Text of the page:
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Despite the rapid succession of reports, particularly during the past decade, of the widespread incidence of brucellosis in this country as well as in most other parts of the world, a feeling of skepticism apparently still exists in the minds of many physicians regarding any wide prevalence of the disease. The contributions of many reliable American investigators in the fields of medical and veterinary science have done much to dissipate this aura of doubt. The monograph by Harris is particularly timely, since it provides undeniable evidence that brucellosis is a much more important public health problem than the official records of state health departments would indicate.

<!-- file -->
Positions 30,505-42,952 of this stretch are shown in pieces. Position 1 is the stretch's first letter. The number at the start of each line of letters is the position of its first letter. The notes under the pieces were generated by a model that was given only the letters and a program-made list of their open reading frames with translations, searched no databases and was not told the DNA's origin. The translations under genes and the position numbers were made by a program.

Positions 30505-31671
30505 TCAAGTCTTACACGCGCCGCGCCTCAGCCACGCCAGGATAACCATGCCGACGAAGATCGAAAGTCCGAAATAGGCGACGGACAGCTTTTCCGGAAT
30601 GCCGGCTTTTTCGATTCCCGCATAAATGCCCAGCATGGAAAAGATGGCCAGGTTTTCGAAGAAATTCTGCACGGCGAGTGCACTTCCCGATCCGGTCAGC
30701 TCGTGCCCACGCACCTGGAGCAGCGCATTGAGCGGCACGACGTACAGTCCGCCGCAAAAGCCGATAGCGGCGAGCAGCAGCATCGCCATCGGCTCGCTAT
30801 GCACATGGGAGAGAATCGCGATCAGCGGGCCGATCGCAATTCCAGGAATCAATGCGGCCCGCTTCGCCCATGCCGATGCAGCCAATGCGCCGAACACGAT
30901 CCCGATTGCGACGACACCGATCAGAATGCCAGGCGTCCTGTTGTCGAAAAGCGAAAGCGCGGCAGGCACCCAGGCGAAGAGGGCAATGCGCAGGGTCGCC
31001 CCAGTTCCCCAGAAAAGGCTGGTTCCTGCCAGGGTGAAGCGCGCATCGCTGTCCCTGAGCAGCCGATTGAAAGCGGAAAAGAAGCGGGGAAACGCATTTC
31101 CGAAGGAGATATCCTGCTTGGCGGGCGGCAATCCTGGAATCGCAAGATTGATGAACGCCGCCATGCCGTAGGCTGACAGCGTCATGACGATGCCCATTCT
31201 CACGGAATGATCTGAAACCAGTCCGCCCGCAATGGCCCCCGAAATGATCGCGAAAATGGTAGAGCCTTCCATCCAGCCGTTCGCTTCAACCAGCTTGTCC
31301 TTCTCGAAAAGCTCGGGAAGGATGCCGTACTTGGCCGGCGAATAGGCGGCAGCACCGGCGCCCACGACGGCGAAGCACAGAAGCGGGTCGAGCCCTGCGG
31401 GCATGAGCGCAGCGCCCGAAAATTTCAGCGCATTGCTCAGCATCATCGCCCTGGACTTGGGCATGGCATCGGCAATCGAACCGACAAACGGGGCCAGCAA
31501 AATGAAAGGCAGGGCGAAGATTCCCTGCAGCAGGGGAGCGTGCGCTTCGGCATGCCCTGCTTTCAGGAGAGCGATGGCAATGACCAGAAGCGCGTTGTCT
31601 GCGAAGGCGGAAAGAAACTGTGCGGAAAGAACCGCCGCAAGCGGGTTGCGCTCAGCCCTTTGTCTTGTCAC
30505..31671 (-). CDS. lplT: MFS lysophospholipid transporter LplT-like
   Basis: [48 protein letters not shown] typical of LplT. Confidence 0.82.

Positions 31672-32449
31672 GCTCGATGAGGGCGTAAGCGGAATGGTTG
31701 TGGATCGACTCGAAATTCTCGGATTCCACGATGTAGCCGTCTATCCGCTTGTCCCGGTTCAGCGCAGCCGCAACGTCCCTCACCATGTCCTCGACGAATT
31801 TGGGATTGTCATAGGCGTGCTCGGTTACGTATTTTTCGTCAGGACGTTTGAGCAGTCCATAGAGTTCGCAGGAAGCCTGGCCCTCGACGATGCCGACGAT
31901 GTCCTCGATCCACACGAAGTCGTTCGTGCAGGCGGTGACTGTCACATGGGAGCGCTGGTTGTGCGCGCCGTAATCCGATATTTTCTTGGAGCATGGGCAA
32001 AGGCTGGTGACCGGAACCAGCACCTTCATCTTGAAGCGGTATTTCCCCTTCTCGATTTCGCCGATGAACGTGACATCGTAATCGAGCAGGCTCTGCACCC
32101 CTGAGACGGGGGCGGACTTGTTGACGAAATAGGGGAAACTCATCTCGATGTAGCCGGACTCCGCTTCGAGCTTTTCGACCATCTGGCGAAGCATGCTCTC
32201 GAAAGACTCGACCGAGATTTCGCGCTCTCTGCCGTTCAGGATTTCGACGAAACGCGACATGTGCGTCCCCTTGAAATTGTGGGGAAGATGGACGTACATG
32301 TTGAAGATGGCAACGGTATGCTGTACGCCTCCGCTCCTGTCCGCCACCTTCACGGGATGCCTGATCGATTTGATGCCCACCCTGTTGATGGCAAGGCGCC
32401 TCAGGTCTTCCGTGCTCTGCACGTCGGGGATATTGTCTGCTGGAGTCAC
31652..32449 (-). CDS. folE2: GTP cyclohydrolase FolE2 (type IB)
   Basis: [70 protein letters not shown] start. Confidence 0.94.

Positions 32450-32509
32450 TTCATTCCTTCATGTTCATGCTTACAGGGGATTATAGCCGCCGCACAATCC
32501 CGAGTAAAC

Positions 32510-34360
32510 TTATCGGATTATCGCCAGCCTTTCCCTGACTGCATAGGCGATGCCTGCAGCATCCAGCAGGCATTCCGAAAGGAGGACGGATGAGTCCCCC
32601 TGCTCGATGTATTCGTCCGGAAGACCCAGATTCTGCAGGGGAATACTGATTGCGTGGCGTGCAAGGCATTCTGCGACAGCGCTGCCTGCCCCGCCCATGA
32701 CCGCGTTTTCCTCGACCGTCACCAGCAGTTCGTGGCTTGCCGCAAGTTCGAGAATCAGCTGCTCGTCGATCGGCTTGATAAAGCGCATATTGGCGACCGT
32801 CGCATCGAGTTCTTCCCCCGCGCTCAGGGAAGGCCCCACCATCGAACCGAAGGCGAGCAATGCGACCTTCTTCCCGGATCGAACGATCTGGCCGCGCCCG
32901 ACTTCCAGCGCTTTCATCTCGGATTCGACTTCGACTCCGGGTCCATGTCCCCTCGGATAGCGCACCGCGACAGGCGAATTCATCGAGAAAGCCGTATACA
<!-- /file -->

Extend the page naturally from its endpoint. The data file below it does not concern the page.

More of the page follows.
While Harris has devoted a considerable portion of his book to a recitation of his personal experiences with some 250 patients, it contains also a liberal and well balanced consideration of the world literature bearing on this subject. The material in the book is
Brucellosis (Undulant Fever): Clinical and Subclinical. JAMA. 1941;117(15):1303–1304. doi:10.1001/jama.1941.02820410081040
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